A will distributes your assets and belongings to beneficiaries when you die. While a living trust is similar to a will in that regard, the critical difference is that a living trust receives ownership of those assets and belongings while you are still alive.
When a “grantor” uses a “Declaration of Trust,” they name a trustee who will take on the responsibility for managing the property in the trust as dictated by the rules laid out by the grantor. To fund the trust, the grantor transfers ownership of their property to the trust.
Typically, a grantor will appoint themselves as the original trustee and use the trust how they wish until they die. At this point, the trust passes to the successor trustee that the grantor has selected to manage the property. The successor trustee is similar to the executor of a will.
What Should Be Put Into a Living Trust?
The more value an item holds, the more it costs the beneficiary to receive it upon your death. Probate fees, estate taxes, and inheritance taxes can add up quickly on expensive things. So when considering what to place in your living trust, evaluate your most valuable items like:
- Houses and real estate
- Valuable collections or works of art
- Stocks, bonds, and security accounts
- Precious metals or priceless items
- Patents and copyrights
- Business interests like stocks, partnerships, or LLCs
What Types of Living Trusts Are There?
There are two distinct types of living trusts: revocable and irrevocable. These two types of trust have significant differences.
- Revocable Living Trust: As the name may suggest, a grantor can cancel or revoke a revocable living trust at any time. Revocable living trusts are the most common type of living trust due to their flexibility. Not only can you cancel the living trust, but you can also change and update it by removing or putting in more assets, naming new successors, removing old successors, changing guidelines, and selling off the property owned by the trust. A revocable living trust converts to an irrevocable trust after your death. Your successor trustee must follow the instructions in the Declaration of Trust as it appeared at the time of your death, respecting any changes you made to the original document while you were living.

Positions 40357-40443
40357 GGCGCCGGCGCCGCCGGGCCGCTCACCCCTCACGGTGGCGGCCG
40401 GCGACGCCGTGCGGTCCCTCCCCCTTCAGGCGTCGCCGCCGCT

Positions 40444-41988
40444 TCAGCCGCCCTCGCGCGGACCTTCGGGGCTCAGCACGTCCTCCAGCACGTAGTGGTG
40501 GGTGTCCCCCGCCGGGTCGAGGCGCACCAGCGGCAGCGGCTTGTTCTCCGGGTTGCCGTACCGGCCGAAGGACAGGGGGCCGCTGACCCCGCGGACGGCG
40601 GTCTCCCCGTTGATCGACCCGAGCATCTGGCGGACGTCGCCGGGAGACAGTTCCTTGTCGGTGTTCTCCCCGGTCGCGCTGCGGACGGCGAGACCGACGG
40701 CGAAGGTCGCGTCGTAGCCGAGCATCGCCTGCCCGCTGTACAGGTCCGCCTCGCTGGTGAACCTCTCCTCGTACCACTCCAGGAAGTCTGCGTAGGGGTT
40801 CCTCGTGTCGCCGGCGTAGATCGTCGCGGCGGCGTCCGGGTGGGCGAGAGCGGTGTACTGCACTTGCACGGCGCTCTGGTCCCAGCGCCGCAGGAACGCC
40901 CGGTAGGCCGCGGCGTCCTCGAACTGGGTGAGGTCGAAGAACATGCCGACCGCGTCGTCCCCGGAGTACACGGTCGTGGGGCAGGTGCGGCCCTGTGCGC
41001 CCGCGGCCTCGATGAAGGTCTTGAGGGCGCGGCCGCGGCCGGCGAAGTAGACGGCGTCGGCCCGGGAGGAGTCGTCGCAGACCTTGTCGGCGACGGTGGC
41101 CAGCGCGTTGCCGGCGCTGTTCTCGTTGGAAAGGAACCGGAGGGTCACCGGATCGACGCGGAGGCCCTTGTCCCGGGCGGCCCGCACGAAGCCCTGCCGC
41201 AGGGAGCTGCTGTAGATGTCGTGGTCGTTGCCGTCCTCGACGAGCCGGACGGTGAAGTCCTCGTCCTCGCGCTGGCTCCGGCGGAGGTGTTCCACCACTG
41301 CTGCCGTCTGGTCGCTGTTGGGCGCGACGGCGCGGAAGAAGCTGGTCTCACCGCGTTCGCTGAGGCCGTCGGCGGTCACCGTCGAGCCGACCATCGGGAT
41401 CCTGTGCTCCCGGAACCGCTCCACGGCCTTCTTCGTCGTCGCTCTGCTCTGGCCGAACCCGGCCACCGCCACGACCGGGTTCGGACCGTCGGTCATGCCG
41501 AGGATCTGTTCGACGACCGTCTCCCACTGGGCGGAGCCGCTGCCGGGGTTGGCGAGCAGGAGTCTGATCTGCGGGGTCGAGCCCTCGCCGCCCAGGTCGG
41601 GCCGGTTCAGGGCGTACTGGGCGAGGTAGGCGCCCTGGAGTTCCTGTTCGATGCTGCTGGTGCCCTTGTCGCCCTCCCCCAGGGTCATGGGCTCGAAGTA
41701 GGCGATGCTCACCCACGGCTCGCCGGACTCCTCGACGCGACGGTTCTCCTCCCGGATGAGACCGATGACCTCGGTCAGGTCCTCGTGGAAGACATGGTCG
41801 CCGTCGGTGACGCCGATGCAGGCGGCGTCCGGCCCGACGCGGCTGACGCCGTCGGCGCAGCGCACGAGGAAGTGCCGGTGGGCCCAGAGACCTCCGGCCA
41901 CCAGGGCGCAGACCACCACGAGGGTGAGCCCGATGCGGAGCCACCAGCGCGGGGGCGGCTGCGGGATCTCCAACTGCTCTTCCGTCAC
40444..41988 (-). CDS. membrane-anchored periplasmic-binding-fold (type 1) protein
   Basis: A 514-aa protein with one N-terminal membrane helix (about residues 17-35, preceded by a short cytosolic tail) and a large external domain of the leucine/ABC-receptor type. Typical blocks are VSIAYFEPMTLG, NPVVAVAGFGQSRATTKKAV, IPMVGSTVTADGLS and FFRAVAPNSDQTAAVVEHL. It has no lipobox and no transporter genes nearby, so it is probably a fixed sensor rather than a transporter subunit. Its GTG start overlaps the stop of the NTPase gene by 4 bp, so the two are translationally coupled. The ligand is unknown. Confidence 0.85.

- Irrevocable Living Trust: Simply put, a trust that you are unable to change or cancel (revoke) is considered, aptly, irrevocable. An irrevocable living trust is created in the same way as a revocable one, and therefore the transfer of property ownership is processed the same. However, to change the terms of an irrevocable living trust requires a judge’s order or an agreement signed by the original trustee and all of the trust’s beneficiaries.
Is Property Placed in a Living Trust Subject to Probate?
When control of the property in a living trust passes from a deceased trustee to the successor trustee, it is not subject to distribution according to the deceased’s will, nor is it required to go through the probate process. Avoiding probate is possibly the most common reason that someone may want to get a living trust. The clean transference to a successor is much simpler, avoiding the potentially costly and arduous probate process.
If you are considering setting up a living trust to pass your property or assets to a successor without the headache of probate, get a consultation from our law office by calling (805) 244-5291.